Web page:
My parents wanted Anthony and me to do the same. We went trick-or-treating in elaborate, homemade Halloween costumes my mom made without sewing patterns. She sewed a pumpkin outfit for me, a head-to-toe dinosaur costume for my brother, and a clown outfit for my cousin. For the Houston Livestock Show and Rodeo, our parents assembled outfits from department stores for my brother and me, so we could fit in as cowboys. My mom taught me English from textbooks she bought at the teacher supply store, but we also spoke Vietnamese at home and donned our áo dài during Tết, the Vietnamese new year. And I cannot recall a single dish my mom makes, regardless of its country of origin, that doesn’t have fish sauce in it.
Through their clients, my parents learned things like where the bluebonnets and wildflowers bloom in Brenham and about the German settlement north of San Antonio, Fredericksburg. On random weekends, the four of us would go on short vacations to these nearby Texas cities, with a camera in hand.
The early photographs depicting my aunt, uncles, and parents were intended to document their new American lives. They took pictures of each other for themselves, but also sent some photos to their families who were still in Vietnam so they would know what they were up to and that things were okay. In a strange way, these images comforted me as well.
Before Hurricane Rita was scheduled to make landfall in 2005, my dad rainproofed the house, and my mom locked her most precious memories and photographs of her family in a waterproof safe with the linens. I’m sure she would have saved all 45 photo albums if she could, but that would have been logistically impossible. After the storm passed without much damage done to our home, I never wanted to risk losing these archives of family history again and decided to digitally preserve every single picture.
As I was scanning these photographs of my brother and myself coming of age in the store, I realized that my parents grew up with us there, too. It’s weird to think that parents grow up at all, especially since my mom and dad are ageless and their confidence never waned throughout the years. They studied fashion trends at department stores, tailored beautiful dresses specifically for their mannequins, and adapted with the times. More recently, the shop became half an art gallery to feature photographs of their travels around Texas, from the Renaissance Festival to bluebonnet fields, proving that it was always more than just a tailor shop and they were more than just tailors. They’re multidisciplinary artists who are proud of all the work they’ve done, and want to make their store lively.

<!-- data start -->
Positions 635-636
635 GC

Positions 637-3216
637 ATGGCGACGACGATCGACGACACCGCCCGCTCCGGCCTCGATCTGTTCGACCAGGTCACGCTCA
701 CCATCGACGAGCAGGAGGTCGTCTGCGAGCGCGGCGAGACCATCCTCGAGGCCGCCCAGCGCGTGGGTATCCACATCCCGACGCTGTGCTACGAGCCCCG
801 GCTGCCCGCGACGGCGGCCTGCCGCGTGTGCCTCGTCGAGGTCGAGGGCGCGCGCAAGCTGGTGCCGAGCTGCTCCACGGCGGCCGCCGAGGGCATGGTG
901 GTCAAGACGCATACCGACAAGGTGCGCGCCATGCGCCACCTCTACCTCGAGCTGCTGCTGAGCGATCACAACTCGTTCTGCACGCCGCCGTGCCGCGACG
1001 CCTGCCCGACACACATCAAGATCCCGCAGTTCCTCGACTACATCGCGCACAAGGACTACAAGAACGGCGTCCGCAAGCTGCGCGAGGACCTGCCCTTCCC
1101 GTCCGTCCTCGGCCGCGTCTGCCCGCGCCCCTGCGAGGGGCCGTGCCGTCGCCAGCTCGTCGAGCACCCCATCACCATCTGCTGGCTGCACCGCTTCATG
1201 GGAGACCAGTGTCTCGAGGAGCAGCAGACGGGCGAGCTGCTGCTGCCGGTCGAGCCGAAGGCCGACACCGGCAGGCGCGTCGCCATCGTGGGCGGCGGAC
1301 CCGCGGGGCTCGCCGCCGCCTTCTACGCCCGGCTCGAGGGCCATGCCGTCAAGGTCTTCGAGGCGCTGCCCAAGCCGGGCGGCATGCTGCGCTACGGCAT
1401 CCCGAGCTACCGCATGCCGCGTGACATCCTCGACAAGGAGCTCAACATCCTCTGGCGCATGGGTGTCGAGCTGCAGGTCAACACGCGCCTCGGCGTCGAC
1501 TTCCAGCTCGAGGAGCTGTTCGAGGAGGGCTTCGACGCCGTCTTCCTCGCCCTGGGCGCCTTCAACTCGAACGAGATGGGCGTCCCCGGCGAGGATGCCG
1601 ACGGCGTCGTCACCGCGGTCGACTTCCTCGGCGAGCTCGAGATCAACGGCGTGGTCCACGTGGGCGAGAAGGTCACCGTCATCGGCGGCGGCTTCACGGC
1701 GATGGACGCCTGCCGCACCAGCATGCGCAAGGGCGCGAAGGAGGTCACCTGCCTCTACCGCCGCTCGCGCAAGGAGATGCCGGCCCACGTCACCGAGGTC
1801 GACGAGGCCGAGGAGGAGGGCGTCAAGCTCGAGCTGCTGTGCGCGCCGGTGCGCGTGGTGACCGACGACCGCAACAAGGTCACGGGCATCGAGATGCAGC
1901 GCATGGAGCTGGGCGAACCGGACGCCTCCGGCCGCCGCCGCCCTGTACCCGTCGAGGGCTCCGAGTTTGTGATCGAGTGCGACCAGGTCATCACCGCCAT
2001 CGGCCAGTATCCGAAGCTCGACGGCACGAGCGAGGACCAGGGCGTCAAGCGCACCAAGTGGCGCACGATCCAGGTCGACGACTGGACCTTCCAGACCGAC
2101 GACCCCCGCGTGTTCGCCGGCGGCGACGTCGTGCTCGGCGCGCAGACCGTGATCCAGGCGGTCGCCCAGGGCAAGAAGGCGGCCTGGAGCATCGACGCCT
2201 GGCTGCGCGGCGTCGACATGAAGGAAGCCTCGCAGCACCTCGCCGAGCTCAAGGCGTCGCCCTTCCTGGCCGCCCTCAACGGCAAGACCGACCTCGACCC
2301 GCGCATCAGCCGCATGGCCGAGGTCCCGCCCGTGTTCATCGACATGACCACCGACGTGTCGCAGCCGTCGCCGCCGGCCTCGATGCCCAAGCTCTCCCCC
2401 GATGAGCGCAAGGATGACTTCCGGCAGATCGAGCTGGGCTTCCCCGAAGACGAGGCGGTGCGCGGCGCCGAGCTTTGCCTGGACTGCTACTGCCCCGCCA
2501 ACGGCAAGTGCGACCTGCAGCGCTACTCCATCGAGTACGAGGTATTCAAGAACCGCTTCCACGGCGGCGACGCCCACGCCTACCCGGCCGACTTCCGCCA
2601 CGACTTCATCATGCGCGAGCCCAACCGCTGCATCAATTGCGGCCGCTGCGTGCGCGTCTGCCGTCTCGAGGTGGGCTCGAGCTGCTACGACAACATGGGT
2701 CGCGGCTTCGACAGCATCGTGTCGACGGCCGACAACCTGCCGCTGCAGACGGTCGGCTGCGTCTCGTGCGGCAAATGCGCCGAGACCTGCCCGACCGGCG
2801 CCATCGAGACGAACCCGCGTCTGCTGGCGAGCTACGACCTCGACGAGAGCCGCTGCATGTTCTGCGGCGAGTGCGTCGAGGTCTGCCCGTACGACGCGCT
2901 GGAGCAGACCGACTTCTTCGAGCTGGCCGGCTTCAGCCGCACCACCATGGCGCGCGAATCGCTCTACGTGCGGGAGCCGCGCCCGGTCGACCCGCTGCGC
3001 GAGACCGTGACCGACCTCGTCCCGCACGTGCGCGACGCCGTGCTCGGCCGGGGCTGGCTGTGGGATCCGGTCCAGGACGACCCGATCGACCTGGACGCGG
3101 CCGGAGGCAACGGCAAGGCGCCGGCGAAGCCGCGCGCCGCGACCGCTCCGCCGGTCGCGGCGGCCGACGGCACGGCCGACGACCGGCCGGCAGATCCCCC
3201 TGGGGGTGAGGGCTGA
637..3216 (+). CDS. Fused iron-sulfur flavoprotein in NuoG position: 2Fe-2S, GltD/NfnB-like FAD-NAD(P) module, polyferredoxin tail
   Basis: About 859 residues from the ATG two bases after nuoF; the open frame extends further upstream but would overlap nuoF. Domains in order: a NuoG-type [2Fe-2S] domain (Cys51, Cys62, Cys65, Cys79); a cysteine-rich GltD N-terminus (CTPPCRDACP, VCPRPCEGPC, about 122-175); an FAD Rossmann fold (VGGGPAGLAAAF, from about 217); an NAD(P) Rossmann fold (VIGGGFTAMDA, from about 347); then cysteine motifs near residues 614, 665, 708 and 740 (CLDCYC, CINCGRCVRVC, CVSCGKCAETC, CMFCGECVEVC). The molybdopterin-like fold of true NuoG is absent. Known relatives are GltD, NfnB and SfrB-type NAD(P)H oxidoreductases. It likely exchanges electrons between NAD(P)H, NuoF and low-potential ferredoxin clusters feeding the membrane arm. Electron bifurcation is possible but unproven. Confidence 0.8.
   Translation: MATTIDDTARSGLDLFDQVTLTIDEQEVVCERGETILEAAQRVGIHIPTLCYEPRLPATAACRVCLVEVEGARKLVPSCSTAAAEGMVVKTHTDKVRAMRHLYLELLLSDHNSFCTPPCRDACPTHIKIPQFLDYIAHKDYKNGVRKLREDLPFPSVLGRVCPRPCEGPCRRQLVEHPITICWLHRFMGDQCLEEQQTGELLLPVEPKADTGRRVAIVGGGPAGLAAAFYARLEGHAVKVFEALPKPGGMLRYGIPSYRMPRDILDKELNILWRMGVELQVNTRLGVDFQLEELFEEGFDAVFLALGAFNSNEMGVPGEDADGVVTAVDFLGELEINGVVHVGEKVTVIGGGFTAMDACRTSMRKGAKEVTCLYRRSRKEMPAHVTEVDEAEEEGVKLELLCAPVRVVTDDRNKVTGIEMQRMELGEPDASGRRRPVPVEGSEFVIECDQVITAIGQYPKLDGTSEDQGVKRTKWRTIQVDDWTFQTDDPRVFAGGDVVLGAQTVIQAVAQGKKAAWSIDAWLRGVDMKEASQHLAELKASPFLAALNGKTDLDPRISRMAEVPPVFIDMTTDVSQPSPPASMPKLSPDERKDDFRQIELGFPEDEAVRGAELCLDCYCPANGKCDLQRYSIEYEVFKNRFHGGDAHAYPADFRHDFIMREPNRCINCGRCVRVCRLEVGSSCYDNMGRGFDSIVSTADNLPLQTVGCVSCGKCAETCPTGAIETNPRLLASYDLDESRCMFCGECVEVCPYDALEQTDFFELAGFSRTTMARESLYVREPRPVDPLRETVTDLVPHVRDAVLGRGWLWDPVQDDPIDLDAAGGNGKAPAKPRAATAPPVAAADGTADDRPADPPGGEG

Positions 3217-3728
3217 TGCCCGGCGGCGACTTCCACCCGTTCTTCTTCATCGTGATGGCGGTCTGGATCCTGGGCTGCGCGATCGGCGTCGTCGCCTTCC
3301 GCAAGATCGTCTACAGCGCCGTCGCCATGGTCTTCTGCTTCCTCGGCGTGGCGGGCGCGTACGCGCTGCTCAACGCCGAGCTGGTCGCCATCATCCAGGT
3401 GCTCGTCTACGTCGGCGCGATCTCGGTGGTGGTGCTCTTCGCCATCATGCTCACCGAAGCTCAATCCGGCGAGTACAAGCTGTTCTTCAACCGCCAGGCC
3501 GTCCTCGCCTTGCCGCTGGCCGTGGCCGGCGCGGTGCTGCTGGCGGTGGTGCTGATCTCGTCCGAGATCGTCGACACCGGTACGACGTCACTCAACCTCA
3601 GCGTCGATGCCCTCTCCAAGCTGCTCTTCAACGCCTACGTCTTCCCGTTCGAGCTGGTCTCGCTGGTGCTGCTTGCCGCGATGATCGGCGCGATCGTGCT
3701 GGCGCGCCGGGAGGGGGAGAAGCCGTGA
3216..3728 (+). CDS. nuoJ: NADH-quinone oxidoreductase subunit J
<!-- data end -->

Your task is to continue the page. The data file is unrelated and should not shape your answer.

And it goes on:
This winter, my brother and I will be helping them close the store so my dad can begin his much-deserved retirement after 43 years of running it. My parents will finally be able to take a long vacation and give my brother and me a personal tour of Vietnam, the country they once called home. Undoubtedly, we’ll be getting history lessons and anecdotes to help better understand their perspectives, their lives, and what it means to be a Vietnamese refugee. I couldn’t be prouder to call them Bố and Mẹ.
As a second-generation kid, I often feel guilty because I take things for granted. I moved to New York City to pursue a career in advertising, but never had to flee Alief. I relocated to Europe, but brought more than just the clothes I had on. I’ve worked hard, but never labored. And maybe that’s what my parents’ goal was this whole time.